Cre­at­ing a re­treat

Shaynna’s tac­tics also came in handy for the gru­elling travel sched­ule in­volved on her prop­erty se­ries, Buy­ing Blind, which sees the TV host bringing her in­te­rior-trans­for­ma­tion skills to clue­less prop­erty buy­ers across Aus­tralia.

Thank­fully, they were in safe hands; Shaynna knows more than any­one the im­por­tance of cre­at­ing a home that dou­bles as a sanc­tu­ary and of­fers places in which to re­cu­per­ate.

“It’s re­ally im­por­tant that a home has lit­tle pock­ets you can re­treat to so you can get some down­time,” she says. “Ar­eas that are kit­ted out with

‘i’m still learning to be more aware of what it is that my body is re­act­ing


plants and can­dles – things that help calm you. No mat­ter the house, you need spa­ces that have a sense of peace and quiet to them so you can re­treat.”


“Ev­ery­one has low mo­ments, and I think mak­ing sure that you have that time for yourself re­ally helps – we don’t hon­our this enough,” says Shanna. “Even if it’s only five min­utes or an hour each day, it’s re­ally how you can cen­tre yourself.

“For me, rit­u­als at home are a re­ally good way to do this. Mak­ing a cup of tea but tak­ing the time to do it – even stand­ing by the ket­tle while it boils is enough time to breathe and take stock. Or light­ing a can­dle, but in­stead of just light­ing it and walk­ing away, light­ing it and wait­ing for the scent to hit you. It’s a bit like stop­ping to smell the roses – a few min­utes out of your day can make a big difference.”

Ac­cen­tu­ate the pos­i­tive

These sim­ple cop­ing mech­a­nisms re­ally came into play when Shaynna lost her par­ents. Her fa­ther, Basil, died sud­denly of a heart at­tack in 1998, and her mother, Annette, was di­ag­nosed with Alzheimer’s five years later, even­tu­ally suc­cumb­ing to the dis­ease in 2016.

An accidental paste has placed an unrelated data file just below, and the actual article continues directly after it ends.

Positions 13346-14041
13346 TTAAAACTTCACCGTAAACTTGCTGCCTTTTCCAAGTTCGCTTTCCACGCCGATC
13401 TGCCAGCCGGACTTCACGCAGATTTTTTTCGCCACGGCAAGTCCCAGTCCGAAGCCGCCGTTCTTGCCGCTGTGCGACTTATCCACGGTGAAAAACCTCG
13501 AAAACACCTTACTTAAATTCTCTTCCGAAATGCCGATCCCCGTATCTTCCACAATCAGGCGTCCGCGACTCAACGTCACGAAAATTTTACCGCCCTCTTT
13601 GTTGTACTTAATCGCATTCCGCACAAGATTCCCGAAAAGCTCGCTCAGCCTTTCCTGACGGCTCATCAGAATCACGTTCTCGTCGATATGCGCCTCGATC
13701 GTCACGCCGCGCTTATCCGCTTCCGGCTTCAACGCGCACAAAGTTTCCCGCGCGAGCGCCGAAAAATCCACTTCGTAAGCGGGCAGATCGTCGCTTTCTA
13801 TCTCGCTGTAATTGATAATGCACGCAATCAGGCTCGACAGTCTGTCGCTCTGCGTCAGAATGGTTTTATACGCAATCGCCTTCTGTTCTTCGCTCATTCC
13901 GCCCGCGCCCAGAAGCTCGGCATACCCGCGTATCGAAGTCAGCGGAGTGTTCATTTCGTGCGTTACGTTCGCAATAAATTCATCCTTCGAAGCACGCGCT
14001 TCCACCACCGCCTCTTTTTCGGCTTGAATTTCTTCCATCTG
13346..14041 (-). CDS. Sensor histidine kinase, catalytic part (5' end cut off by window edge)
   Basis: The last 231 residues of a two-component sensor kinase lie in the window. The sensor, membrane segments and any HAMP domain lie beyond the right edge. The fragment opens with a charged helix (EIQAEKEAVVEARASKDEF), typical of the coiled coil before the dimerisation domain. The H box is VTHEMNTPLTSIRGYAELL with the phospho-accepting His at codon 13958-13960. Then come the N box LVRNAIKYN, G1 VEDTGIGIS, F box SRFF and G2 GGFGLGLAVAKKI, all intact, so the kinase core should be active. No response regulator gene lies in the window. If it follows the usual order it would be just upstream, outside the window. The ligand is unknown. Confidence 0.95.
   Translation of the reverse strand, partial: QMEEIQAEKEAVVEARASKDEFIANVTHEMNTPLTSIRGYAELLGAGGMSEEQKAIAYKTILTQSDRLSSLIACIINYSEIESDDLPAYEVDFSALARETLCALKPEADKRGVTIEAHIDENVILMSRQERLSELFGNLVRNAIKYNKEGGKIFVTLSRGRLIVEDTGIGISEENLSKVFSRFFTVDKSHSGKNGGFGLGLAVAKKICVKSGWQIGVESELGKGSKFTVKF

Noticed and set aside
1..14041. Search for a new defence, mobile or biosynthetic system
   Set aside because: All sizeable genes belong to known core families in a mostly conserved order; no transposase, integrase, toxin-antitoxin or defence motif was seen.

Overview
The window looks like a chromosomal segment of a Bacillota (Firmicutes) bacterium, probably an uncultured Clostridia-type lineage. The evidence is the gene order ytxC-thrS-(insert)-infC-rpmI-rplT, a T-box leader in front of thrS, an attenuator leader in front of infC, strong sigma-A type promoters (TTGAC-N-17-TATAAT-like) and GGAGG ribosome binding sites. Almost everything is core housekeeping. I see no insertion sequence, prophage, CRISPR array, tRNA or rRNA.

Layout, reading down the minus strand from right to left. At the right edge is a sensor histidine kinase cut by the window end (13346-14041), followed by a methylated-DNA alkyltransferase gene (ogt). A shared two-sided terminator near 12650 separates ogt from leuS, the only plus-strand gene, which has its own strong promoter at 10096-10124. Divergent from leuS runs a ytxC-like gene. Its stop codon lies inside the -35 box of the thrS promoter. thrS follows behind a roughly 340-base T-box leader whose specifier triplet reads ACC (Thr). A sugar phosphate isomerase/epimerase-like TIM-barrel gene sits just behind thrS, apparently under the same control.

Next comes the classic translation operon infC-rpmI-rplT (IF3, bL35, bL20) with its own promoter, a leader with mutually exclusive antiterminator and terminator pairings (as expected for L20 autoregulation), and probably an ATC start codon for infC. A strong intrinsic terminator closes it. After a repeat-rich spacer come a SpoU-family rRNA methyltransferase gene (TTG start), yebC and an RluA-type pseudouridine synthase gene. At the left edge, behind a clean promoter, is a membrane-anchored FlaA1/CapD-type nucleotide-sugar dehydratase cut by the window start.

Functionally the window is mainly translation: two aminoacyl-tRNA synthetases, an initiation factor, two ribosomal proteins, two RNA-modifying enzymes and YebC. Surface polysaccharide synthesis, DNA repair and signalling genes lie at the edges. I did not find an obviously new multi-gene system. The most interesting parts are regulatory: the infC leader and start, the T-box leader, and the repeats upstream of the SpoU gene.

“When my mum passed, it was a re­lief, be­cause she had been sick for so long,” she says, misty-eyed. “It was a trau­matic pe­riod of my life. I felt happy that she could fi­nally move on af­ter be­ing trapped in her body for so long. At her fu­neral there was so much joy – we sang show tunes, peo­ple were laugh­ing and clap­ping, it was a real cel­e­bra­tion. Whereas my dad was com­pletely dif­fer­ent. It was so sud­den – he went to work one day and just never came home, so it took a lot longer to get over.

“Ev­ery­one copes very dif­fer­ently with tragedy. Whether it’s the loss of a re­la­tion­ship or a loved one, you need to give yourself per­mis­sion to grieve. If you have to lock yourself away and bawl your eyes out for two days, then do it. You’ll heal a lot quicker.”

The corner­stone of Shaynna’s suc­cess and at­ti­tude to life is pos­i­tiv­ity. Al­though she’s suf­fered through these tragedies, rather than wal­low, the go-get­ter has turned sad­ness into strength.

“I’ve been through a lot and it ei­ther makes you shrink, or it makes you stronger,” she says. “I know that to­mor­row is an­other day and things will get bet­ter. I’ve learned that noth­ing is im­pos­si­ble – there’ll al­ways be some­thing bad com­ing your way to try to stop you, but if you have the right at­ti­tude and look for the pos­i­tive, you can do any­thing, you re­ally can.”

‘i’ve been through a lot and it ei­ther makes you shrink or it makes you


Shaynna and co-host Mar­shal Keen film­ing Buy­ing Blind